What constitutes a material change in role

(9 Posts)
SeniorManager Mon 14-Oct-19 16:14:11

I've had a change in reporting line, both previous and current line manager are the same level. Old manager delegated all responsibility for my function to me, new boss takes personal hands on responsibility for all the work and decisions that used to fall to me and currently I'm functioning as an extremely highly paid junior admin assistant. He even micromanages the admin work. I've tried to discuss it with him in a calm and professional way, and he's responded very badly, to the extent that I can't see how we can continue to work together. HR are taking the position that my role hasn't materially changed and there's nothing they can do about his management style.

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CloudsCanLookLikeSheep Tue 15-Oct-19 15:54:53

I think you may need to get a copy of your job description out and go through each line by line to say how it has now changed. If you can demonstrate that there are substantial number of duties that you now no longer do you may be able to say the role has changed.

How long have you been there because if less than two years, if you make a fuss and your boss wants you out they may just show you the door.

SeniorManager Tue 15-Oct-19 22:00:07

I've been there more than 2 years, no issues, considered a competent professional, never had a poor review and have received accolades. We've done the job description, this is where we disagree as we have a different interpretation of what constitutes a change. I think my new boss actually performing my designated responsibilities and making decisions I used to make is material. HR say I'm still involved and deny there's anything to see here. He even answers emails directed to me if he's copied in, and he wants to be copied on everything. I don't even know how he's got the time to be so involved, he's in a leadership role and I'm allegedly a senior manager with an appropriate job description and salary.

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CloudsCanLookLikeSheep Tue 15-Oct-19 23:06:13

That sounds horrendous . I'd be going above his head at this stage with a grievance. It may get nasty but if sounds like itd be worse to do nothing. Is he a new manager as in new to the company ? Is he in probation? Sounds like he has no trust in his staff at all. I'd be majorly pissed off if if doesn't get sorted out and look elsewhere. HR team sound weak and like they're just trying to keep out of it.

SeniorManager Wed 16-Oct-19 08:00:54

I have raised a grievance and this is where we are. HR saying that the position of the company is that my role hasn't materially changed. It seems ludicrous that she could keep a straight face, given what I was doing before and what I'm able to do now, but nevertheless they are sticking to their position. I am wondering if it's worth the cost of a lawyer, or whether they are right in that there is no material difference in e.g. being someone who writes and communicates a policy or someone who amends someone else's policy under strict supervision as long as there is some involvement.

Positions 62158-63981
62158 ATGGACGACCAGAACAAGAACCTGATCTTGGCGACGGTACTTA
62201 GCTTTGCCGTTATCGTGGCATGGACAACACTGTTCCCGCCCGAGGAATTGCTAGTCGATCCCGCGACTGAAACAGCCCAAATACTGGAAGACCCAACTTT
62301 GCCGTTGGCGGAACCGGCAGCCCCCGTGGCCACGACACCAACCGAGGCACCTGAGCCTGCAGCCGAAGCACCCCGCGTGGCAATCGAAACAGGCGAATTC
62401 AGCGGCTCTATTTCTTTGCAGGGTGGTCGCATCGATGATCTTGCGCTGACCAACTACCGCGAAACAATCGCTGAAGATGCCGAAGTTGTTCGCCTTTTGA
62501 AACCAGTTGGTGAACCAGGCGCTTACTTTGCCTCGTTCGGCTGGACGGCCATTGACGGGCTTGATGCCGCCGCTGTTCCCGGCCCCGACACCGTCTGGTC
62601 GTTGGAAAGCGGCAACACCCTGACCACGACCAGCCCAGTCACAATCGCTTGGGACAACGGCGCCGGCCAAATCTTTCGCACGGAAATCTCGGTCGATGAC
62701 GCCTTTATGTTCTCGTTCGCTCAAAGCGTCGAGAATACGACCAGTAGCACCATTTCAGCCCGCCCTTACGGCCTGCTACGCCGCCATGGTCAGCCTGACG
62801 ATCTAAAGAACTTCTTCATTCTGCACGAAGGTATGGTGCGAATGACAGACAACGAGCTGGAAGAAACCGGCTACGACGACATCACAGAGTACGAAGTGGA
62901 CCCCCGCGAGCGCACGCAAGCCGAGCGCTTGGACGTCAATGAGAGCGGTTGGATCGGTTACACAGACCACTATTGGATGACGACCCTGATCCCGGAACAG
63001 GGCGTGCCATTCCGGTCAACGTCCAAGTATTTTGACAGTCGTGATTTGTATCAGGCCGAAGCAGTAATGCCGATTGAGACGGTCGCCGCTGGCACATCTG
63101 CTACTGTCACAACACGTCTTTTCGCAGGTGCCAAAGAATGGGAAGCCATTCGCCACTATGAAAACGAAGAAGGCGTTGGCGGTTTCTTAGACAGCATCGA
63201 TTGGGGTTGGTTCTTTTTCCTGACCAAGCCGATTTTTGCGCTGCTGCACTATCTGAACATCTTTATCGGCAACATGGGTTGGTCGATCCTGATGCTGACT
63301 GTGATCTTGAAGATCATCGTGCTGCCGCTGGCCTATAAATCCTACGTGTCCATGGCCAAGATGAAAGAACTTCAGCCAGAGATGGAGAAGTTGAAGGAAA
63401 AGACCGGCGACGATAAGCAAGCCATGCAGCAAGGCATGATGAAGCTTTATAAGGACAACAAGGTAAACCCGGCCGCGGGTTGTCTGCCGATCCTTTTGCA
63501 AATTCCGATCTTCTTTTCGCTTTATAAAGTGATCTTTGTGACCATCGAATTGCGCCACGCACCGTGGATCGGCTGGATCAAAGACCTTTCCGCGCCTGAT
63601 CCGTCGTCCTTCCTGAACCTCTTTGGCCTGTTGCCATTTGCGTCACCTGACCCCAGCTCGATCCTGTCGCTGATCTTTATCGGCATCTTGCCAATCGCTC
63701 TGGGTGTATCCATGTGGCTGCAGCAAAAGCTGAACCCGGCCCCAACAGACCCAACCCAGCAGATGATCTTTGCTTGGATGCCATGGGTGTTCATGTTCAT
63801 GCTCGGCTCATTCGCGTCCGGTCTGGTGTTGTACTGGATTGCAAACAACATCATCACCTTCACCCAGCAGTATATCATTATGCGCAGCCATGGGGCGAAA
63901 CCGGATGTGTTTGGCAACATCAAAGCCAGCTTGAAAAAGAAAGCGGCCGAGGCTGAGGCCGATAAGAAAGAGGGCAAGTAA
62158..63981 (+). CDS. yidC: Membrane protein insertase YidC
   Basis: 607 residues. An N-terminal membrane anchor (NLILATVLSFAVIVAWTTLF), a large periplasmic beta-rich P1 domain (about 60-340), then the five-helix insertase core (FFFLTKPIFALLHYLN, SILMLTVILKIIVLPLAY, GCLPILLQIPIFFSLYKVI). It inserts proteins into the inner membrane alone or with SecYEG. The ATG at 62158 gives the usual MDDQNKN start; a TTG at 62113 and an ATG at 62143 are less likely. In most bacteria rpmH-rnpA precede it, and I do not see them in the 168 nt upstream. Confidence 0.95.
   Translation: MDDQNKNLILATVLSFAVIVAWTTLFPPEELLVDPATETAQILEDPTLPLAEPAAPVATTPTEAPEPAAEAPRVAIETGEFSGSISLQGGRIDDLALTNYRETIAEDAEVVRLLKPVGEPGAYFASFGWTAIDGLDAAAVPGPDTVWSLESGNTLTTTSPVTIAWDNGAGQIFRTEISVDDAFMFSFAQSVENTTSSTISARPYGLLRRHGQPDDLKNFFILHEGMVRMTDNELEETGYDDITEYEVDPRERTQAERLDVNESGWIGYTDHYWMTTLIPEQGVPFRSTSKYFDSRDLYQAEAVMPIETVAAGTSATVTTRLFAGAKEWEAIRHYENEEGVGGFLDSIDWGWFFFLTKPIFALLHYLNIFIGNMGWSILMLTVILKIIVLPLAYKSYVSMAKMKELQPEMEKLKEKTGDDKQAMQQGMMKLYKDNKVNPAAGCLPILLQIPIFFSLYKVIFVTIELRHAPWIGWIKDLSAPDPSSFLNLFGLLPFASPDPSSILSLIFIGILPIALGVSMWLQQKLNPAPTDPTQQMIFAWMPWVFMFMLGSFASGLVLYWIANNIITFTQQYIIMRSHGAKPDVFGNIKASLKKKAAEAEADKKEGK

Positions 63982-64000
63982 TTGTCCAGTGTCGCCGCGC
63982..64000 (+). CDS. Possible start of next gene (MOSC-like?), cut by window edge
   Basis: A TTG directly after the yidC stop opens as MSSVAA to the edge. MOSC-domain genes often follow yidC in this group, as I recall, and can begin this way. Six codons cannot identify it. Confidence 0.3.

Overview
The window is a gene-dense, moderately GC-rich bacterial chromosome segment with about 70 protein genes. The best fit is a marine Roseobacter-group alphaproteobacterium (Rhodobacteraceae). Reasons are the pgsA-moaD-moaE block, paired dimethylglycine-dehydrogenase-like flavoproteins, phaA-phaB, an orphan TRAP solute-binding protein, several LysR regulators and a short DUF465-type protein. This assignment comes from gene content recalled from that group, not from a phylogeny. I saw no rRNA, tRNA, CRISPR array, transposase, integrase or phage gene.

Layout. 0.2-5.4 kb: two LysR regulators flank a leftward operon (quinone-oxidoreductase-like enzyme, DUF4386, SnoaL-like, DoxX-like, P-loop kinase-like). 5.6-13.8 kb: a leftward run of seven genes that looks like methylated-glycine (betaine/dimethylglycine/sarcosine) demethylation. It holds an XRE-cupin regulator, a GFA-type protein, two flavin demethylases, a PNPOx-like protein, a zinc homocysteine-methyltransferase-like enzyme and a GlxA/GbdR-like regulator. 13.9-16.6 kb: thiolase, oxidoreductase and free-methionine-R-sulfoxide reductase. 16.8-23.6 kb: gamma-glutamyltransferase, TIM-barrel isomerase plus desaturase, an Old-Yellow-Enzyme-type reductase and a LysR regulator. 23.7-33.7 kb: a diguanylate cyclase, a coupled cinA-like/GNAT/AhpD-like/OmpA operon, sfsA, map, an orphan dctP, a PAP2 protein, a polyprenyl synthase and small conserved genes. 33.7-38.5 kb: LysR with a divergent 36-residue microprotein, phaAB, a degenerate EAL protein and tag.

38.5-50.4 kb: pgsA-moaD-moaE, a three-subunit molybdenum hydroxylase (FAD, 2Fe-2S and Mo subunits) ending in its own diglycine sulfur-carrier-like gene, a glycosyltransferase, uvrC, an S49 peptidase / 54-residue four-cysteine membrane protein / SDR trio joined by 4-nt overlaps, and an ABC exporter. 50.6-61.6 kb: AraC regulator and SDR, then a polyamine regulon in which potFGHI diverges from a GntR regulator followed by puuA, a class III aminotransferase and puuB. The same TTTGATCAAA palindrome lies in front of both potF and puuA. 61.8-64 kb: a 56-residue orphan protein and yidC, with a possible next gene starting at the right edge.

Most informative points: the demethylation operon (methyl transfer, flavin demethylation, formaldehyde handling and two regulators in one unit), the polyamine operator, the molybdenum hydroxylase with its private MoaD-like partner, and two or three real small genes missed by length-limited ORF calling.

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flowery Wed 16-Oct-19 09:30:46

Material change in role isn’t a legal ‘thing’ as such- there’s no law saying your role can’t be changed. Is your job description contractual? If it is, then changing it might be technically a breach of contract

averythinline Wed 16-Oct-19 10:08:02

What outcome do you want? It doesn't found like substantial material change but without detail could just be change in style which is not the same even if crap
Have you spoken to ACAS ? They can be helpful . You could be miserable and maybe hang on for constructive dismissal (hard maybe legal advice?).
Personally would probably just leave and get new job at more appropriate level as you don't want to be seen as more junior

SeniorManager Wed 16-Oct-19 17:48:51

I want responsibility back which is commensurate with my job description and pay grade, which I've worked for and developed the necessary skills to fulfill, and which I have been performing for some time successfully. Or a decent settlement which reflects the fact that I've been cut out with no consultation and no actual reason other than the fact that the new guy is not a competent leader.

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flowery Thu 17-Oct-19 10:16:54

Settlements won't reflect the things you're unhappy about. Settlements only ever reflect the level of vulnerability the employer has to a claim, and how much they perceive that claim might cost them.

Unless there is some kind of discrimination element, the only potential claim here really is constructive dismissal. That's notoriously difficult to prove at the best of times, but when you're relying on different interpretations of a job description and whether changes are or are not 'material' enough to constitute a fundamental breach of the contract of employment, you're looking at an uphill struggle.

If you feel things are so bad, and your role is so fundamentally changed as to be a breach of your contract, then as long as you've exhausted the internal process, ie a grievance and appealing it, you could resign on the basis that you believe your employer has committed a breach of the employment contract so serious that you are entitled to regard yourself as released from any obligation under the contract and resign without notice.

Your employer will then take advice on the strength of your claim and may offer you a settlement to avoid it.

Personally I would focus on finding another job.

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